Sometimes after long time not touching the backend we tend to forget what was the password for mysql root account and we will need to change it to be able to access our databases to clean them or add new database.
First thing you need to do is to stop your mysql daemon. This depending on your operating system can be done dunning service or systemctl commands. For more clear understanding will assume that we are on a debian 7.x environment, so we will stop the mysql daemon using service commands.
#service mysql stop
When we made sure that the mysql daemon is stopped we need to start the mysql but skipping the grant tables where mysql stores the passwords:
You should see the mysql start successfully. One a side note this command will run in the forground therefore any new command will have to be executed in a new shell.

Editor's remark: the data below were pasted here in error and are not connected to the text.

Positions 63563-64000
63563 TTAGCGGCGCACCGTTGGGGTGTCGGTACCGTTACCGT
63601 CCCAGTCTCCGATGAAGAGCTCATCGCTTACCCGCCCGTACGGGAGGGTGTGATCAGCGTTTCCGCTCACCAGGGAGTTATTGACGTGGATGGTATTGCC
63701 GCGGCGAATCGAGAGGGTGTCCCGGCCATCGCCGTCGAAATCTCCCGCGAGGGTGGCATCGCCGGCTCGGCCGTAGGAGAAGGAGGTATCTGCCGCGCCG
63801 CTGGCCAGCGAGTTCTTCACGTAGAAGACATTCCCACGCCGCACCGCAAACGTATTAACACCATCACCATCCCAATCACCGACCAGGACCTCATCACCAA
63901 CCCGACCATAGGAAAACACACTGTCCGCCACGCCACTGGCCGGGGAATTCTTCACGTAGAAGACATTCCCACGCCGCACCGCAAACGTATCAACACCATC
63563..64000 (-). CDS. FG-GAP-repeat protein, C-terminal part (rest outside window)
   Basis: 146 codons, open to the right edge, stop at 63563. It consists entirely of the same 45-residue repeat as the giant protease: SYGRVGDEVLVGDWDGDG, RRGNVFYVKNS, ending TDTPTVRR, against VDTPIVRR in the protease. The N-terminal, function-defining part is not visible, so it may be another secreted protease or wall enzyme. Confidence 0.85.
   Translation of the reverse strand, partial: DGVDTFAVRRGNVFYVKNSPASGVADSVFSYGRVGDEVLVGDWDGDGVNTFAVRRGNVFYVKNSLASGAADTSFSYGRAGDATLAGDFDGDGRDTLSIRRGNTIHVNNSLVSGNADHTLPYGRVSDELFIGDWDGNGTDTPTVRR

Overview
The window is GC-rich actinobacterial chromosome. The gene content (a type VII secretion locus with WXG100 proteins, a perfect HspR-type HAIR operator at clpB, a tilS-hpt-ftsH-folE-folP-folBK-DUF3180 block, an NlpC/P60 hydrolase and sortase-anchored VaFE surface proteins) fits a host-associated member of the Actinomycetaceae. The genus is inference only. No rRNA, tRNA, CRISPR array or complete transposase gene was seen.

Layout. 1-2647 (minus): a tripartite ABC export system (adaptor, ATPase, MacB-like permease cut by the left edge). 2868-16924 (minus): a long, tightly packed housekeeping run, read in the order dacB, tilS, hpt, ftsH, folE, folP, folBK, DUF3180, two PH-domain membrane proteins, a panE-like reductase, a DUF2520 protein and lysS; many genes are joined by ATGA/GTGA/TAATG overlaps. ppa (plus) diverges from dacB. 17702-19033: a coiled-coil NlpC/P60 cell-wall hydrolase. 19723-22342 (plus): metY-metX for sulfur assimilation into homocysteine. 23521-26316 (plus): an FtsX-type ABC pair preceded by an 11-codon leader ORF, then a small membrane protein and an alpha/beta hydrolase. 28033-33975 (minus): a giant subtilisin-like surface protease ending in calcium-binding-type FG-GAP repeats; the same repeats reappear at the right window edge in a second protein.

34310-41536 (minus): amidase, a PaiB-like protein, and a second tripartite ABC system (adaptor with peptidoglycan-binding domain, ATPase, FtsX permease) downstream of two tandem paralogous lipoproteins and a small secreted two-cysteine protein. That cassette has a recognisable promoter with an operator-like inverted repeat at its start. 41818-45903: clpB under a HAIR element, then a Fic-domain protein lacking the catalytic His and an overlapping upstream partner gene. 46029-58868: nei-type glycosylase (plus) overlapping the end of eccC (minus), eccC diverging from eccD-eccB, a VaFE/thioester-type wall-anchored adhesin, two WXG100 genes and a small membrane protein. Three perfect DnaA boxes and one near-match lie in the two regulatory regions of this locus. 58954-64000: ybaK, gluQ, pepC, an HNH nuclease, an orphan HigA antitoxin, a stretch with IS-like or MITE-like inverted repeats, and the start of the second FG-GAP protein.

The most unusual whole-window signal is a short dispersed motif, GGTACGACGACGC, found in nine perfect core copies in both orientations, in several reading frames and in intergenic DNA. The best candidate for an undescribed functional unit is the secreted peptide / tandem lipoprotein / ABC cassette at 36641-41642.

Now you should be able to connect to your mysql database without root password
#mysql -u root
Once connected to the database you can update the password running the following commands in the mysql shell:
mysql> update user set Password=PASSWORD('new-password') where user='root'; mysql> flush privileges; mysql> exit
Now it’s time to kill your current mysql daemon and start the mysql normally.
#killall -9 mysqld_safe #service mysql start
You can actually try these commands on our platform in few minutes utilizing our PCS (Private Cloud Solution) which allows you to have VPSie(s) on a private network – NAT – Port forward – traffic control for inbound and outbound – multiple gateway IPs which you could use for the load-balancing and failover.